Hooks died Thursday at his Memphis home after a long illness, said Tennessee state Rep. Ulysses Jones, a member of the church where Hooks was pastor.
When Hooks took over leadership of the National Assn. for the Advancement of Colored People in 1977, it was $1 million in debt and had shrunk to 200,000 members from nearly half a million in the 1950s and 1960s.
"Black Americans are not defeated," he told Ebony magazine soon after his induction. "The civil rights movement is not dead. If anyone thinks that we are going to stop agitating, they had better think again. If anyone thinks that we are going to stop litigating, they had better close the courts. If anyone thinks that we are not going to demonstrate and protest, they had better roll up the sidewalks."
During the 1980s, he was "a powerful defender of the 1960s civil-rights victories against the assault of President Reagan's policies," The Times said in 1990.
In Washington, Hooks was often the point man, advocating government aid for the poor, affirmative action and laws that allowed recourse for victims of discrimination.
By the time Hooks stepped down in 1992, he and the NAACP had successfully pushed to enact a Civil Rights Act in 1991, extend the Voting Rights Act in 1982 and enact a Fair Housing Act in 1983. All passed despite White House opposition.
The organization's membership had also rebounded, growing by several hundred thousand, according to the NAACP.
"Our national life is richer for the time Dr. Hooks spent on this Earth," President Obama said in a statement. "And our union is more perfect for the way he spent it: giving a voice to the voiceless."
In 2007, President George W. Bush presented Hooks with the Presidential Medal of Freedom, one of the country's highest civilian honors.
"He never tired or faltered in demanding that our nation live up to its founding ideals of liberty and quality," Bush said in 2007.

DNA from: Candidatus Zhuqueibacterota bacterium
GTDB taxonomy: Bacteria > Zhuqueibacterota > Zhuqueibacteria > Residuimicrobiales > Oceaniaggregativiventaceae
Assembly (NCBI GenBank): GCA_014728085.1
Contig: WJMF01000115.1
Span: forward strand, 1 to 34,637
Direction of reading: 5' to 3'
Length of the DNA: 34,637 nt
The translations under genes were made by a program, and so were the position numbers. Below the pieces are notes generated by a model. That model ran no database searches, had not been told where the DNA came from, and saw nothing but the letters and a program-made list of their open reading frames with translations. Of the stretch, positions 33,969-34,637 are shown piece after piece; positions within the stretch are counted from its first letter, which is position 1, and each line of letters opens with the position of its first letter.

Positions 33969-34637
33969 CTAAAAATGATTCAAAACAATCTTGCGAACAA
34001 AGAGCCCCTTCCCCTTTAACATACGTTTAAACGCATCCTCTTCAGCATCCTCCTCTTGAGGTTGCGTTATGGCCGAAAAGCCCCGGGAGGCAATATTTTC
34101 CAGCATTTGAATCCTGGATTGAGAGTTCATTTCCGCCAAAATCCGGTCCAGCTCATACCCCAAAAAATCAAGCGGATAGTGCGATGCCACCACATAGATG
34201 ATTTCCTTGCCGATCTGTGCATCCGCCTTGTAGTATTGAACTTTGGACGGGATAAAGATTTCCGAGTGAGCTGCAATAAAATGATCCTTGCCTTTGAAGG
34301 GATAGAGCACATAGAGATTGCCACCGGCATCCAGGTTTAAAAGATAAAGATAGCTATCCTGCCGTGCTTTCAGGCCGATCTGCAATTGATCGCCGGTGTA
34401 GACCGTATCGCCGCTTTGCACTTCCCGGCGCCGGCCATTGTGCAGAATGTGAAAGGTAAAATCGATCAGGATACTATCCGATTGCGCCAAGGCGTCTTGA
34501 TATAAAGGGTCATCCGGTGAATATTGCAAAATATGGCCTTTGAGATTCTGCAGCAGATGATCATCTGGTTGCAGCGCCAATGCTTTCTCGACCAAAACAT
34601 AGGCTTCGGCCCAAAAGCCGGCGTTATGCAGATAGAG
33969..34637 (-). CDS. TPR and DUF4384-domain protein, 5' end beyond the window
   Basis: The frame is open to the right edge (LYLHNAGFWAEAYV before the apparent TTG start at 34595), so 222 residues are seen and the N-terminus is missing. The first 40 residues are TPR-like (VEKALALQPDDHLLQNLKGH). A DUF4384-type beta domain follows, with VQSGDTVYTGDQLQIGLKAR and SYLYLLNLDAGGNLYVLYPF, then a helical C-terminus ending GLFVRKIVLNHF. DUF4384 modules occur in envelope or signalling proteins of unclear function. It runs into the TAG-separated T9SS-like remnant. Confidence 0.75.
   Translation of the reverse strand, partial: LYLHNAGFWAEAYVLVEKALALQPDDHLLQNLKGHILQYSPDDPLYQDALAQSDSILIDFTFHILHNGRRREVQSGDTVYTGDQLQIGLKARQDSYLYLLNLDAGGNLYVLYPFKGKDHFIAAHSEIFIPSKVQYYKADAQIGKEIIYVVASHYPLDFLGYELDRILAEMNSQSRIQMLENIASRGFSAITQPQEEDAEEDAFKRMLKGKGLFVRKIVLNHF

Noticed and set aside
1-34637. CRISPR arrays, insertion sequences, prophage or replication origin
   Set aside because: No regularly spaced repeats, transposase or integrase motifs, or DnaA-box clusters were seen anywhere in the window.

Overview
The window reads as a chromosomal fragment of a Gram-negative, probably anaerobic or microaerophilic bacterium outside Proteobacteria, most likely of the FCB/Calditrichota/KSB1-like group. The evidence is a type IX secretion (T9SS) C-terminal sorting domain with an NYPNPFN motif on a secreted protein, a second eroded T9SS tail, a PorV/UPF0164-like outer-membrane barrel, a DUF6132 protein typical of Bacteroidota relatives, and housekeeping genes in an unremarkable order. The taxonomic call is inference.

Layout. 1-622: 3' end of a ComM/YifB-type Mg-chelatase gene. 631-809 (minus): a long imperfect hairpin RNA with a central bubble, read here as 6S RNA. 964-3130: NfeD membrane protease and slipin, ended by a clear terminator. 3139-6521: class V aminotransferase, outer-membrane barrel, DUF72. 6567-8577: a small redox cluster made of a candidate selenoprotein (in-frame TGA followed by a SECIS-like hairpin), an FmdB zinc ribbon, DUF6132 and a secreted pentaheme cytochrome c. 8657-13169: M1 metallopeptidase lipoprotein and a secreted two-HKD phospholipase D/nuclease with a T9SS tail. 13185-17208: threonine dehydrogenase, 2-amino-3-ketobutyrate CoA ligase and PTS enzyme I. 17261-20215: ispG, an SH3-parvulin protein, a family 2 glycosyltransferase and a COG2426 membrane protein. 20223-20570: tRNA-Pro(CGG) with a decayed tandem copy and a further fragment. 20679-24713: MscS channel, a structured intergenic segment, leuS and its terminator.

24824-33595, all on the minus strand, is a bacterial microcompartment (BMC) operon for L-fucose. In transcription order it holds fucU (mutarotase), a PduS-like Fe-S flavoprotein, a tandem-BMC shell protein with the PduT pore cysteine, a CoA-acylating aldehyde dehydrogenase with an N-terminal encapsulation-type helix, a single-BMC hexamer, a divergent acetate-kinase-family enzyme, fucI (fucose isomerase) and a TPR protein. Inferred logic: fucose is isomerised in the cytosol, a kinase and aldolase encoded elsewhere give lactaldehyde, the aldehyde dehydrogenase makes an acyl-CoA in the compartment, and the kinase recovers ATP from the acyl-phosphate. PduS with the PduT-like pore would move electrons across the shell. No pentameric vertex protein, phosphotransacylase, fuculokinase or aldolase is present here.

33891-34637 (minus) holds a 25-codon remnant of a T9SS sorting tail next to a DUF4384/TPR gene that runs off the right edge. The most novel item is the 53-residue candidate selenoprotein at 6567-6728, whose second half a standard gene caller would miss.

Benjamin Lawson Hooks was born Jan. 31, 1925, in a segregated Memphis.
His inspiration to fight social injustice and bigotry partly stemmed from his experience guarding Italian prisoners of war overseas while in the Army during World War II.
Prisoners were allowed to eat in "whites only" restaurants while he was barred from them.
He attended what is now LeMoyne-Owen College in his hometown and earned his undergraduate degree from Howard University in Washington, D.C.
When no law school in the South would admit him, Hooks attended DePaul University in Chicago, where he earned a law degree in 1948, and returned to Memphis, determined to fight racism, he later said.
"At that time you were insulted by law clerks, excluded from white bar associations and when I was in court, I was lucky to be called 'Ben,' " he once told Jet magazine. "Usually it was just 'boy.' "
In 1965 he was appointed to a new seat on the Tennessee Criminal Court, making him the first black judge since Reconstruction in a state trial court in the South.
Nominated by President Nixon, Hooks broke ground again as the first black member of the Federal Communications Commission in 1972.
At the FCC, he encouraged minority ownership of broadcast properties and actively promoted the employment of minorities in the broadcast industry.
After five years, he left to lead the NAACP, the nation's oldest civil-rights organization.
During the Hooks era, the group worked with Major League Baseball and more than 200 corporations to expand employment opportunities for blacks.
In the early 1990s, Hooks and his family were among the targets of a series of racially motivated bombings, which helped persuade him to retire from the NAACP.
He later was chairman of the board of directors of the National Civil Rights Museum in Memphis and helped create the Benjamin L. Hooks Institute for Social Change at the University of Memphis.
Ordained as a minister in 1956, the gregarious Hooks preached regularly at Greater Middle Baptist Church until last year. During his final sermon, he broke into a gospel song.
Hooks is survived by his wife, Frances, a daughter and two grandsons.